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  • The Milky Way above the dome of the Danish 1.54-metre telescope at ESO's La Silla Observatory in Chile. The central part of the Milky Way is visible behind the dome of the ESO 3.6-metre telescope in the distance. On the right the Magellanic Clouds can be seen. Photo Courtesy: ESO/Z. Bardon

    The Milky Way above the dome of the Danish 1.54-metre telescope at ESO's La Silla Observatory in Chile. The central part of the Milky Way is visible behind the dome of the ESO 3.6-metre telescope in the distance. On the right the Magellanic Clouds can be seen. Photo Courtesy: ESO/Z. Bardon
  • The Milky Way above the dome of the Danish 1.54-metre telescope at ESO's La Silla Observatory in Chile. The central part of the Milky Way is visible behind the dome of the ESO 3.6-metre telescope in the distance. On the right the Magellanic Clouds can be seen. Photo Courtesy: ESO/Z. Bardon

Microlensing technology reveals billions of planets in the Milky Way

Using a technique first theorized by Einstein to predict the presence of black holes, an international team of astronomers have found every star in the Milky Way Galaxy’s got at least one planet orbiting it.

Using a technique first theorized by Einstein to predict the presence of black holes, an international team of astronomers have found every star in the Milky Way Galaxy’s has at least one planet orbiting it.  The researchers say this is the rule, not the exception.

“Yes, [Gravitational microlensing’s] based on Einstein’s equations, but it’s even more than that,” Arnaud Cassan, study co-author and researcher at the iInstitut d-Astrophysique in Paris, France, told Science-Fare.com.  “Einstein himself had first predicted the method we’re using to find planets, would work theoretically.”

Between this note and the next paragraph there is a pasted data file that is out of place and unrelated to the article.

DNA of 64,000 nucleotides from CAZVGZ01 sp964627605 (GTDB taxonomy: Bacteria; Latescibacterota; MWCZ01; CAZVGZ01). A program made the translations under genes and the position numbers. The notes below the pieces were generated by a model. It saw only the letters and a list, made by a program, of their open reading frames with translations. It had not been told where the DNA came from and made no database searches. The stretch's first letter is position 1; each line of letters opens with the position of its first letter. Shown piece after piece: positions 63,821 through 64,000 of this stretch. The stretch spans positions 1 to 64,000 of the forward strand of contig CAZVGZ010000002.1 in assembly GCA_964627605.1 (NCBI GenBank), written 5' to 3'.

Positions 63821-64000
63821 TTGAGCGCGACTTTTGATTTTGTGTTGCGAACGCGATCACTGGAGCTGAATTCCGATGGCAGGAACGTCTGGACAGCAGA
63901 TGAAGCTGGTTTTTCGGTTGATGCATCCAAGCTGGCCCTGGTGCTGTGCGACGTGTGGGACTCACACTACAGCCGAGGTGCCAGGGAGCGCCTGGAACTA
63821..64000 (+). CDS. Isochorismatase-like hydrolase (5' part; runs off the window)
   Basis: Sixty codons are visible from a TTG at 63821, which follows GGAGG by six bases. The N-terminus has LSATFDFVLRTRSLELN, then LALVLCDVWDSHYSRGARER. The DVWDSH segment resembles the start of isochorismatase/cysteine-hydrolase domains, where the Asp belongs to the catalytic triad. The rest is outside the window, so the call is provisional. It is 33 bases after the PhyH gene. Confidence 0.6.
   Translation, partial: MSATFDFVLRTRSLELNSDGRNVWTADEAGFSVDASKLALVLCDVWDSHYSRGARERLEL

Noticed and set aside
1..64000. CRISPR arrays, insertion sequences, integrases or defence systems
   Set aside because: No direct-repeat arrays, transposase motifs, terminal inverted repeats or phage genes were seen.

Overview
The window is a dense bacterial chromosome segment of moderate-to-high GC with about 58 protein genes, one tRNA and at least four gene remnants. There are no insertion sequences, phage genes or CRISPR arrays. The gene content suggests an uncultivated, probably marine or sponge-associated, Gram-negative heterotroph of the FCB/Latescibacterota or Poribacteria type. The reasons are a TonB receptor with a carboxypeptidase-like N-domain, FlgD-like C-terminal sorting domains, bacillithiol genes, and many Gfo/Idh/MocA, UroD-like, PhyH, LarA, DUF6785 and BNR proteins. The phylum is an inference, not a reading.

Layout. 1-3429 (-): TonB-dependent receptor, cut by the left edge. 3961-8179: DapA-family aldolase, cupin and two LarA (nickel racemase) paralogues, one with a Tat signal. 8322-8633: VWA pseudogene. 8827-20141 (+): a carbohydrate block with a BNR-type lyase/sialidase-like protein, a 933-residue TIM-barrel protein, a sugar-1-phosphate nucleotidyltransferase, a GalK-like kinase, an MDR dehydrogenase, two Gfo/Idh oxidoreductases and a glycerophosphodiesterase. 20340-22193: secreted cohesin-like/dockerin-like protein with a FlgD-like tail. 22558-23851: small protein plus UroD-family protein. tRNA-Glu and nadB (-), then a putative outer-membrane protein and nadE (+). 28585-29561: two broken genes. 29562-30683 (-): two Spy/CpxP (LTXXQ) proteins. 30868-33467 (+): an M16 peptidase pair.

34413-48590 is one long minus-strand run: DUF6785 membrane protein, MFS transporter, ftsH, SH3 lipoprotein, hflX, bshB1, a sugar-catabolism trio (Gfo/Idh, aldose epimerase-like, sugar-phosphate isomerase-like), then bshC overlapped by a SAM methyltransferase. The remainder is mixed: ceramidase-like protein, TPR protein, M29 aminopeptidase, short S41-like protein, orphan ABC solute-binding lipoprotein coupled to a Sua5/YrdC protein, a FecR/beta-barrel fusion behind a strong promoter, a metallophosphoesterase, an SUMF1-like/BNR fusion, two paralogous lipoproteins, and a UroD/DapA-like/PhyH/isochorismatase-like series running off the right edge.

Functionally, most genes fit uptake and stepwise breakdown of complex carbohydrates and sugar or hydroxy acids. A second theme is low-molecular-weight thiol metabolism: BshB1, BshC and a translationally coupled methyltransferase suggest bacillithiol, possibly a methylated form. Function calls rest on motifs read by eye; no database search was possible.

And it seems to work well. Using the technique, which helps detect planets that are further away from their stars – some, as many as ten times as a far away from their sun as we are from ours – it was determined there are a minimum of 10 billion planets in our galaxy.

“Every time you see a white dot in the sky, you can think there are one or more planets around it too,” Cassan said.

The majority of them, researchers say, are either super-Earths, between five and ten times the size of our own planet, or cool-Neptunes, which are as many as 30 times the size of earth.  The remainder are gigantic, Jupiter-mass planets, as many as ten times the size of Jupiter – or 3,000 times the size of Earth!

Here’s how gravitational microlensing works – and why it works so well for planets that are further from their star.

Consider a solar eclipse.  As the moon passes in between the earth and the sun, it blocks some of the light and it gets darker outside.  Now, if you were to replace the moon with another star and watch the same eclipse, it would actually get brighter outside – a reverse eclipse.

Now, consider the limits of the transit method.   It doesn’t work for planets that are far away from their star because the change in light is just so dim, it’s not measurable.

What microlensing does, however, is brighten the area, allowing researchers to measure that change and obtain the same information as the traditional transit method.

“The larger region you’re able to probe, the greater chance of finding planets,” Cassan said.

The results of the six-year survey were published in the latest issue of the Journal, Nature.

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